The Ghostwriter Elite Prism keyboard is their new flagship mechanical keyboard, build around Cherry MX Red or Cherry MX Silent switches. Its RGB backlights can be controlled from the keyboard itself, without installing a driver. They don’t say whether this keyboard supports Linux, but moving that functionality to the hardware itself, rather than a proprietary driver, is a good sign. It also has USB pass-through, allowing easy access to a port for devices that hate hubs (like some high-end mice). Its volume control is a roller, which is my preferred way to adjust volume on a PC.
The RIOTORO Ghostwriter Elite Prism will be available in Q3. Pricing is expected at $149.99 USD.
The Auxor Prism RGB Optical Gaming Mouse is based around the Pixart PWM3330 optical sensor, which has a resolution of 10,000 DPI. Unfortunately, while it’s relatively symmetric in shape, its three thumb buttons are an exception, so it’s right-handed only. Right-handed users, however, might take a little extra interest in the “three thumb buttons” comment. Many mice have two, one forward and one back. This one adds an extra, trigger-like “sniper” button that RIOTORO intends to drop DPI for precise shots – for eight programmable buttons total. As hinted, it also has 16.8 million color RGB lighting.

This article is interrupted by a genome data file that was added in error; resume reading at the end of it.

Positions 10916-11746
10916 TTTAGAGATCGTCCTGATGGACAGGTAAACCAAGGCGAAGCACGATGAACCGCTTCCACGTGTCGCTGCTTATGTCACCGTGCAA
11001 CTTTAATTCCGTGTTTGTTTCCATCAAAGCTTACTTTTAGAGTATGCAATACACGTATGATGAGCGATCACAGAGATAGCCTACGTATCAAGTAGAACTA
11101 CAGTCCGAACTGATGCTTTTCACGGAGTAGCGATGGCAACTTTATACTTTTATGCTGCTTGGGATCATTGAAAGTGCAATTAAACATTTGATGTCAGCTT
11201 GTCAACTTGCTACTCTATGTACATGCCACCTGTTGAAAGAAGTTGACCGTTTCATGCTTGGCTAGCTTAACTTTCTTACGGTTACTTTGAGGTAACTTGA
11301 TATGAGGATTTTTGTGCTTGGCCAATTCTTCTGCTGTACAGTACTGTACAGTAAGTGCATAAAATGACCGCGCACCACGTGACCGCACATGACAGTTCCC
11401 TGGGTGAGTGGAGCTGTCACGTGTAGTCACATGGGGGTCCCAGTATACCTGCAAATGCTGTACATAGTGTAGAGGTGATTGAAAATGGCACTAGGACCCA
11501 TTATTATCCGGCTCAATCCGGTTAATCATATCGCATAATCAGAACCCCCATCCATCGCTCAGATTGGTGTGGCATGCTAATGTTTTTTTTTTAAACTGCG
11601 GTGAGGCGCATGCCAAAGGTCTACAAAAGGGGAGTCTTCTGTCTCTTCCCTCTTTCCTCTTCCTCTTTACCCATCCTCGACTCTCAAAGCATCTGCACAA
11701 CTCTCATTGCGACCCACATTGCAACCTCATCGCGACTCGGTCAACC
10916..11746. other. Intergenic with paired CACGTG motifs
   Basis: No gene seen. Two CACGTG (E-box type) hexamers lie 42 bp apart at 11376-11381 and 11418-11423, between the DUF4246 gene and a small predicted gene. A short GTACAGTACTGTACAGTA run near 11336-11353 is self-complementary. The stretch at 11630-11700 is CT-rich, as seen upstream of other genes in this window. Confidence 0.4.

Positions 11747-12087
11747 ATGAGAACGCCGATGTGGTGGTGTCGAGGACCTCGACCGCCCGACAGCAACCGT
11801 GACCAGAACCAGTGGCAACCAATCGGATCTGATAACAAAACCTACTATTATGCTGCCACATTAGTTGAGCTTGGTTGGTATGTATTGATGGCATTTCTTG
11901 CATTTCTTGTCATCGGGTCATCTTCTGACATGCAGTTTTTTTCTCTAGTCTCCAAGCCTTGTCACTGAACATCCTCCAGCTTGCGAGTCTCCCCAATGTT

A little tip as an aside – if you’re going to the extent of dropping your DPI to snipe in PC games, consider binding a fire button to the keyboard. For instance, when I played with the arrow keys (again, I’m a lefty) I bound NumPad 0 to fire (as well as the left mouse button). Clicking a button will cause the mouse to jiggle a bit, so separating that action off to your other hand (for critical shots) makes a significant difference for the better. If you have ever played America’s Army 2 back in the early 2000s, and tried to qualify for sniper training, then you’ll probably know what I mean when I say “that’s how I passed it”.
The RIOTORO Aurox Prism RGB Optical Mouse will be available in black or white (limited edition) in June. The website doesn’t confirm this, but the PR email has price expected at $39.99 USD for the black, and $44.99 USD for the white.
Computex 2017: RIOTORO Announces CR500 Tempered Glass, CR1288 Prism RGB Full-Tower, and CR1088 Mini-Tower Cases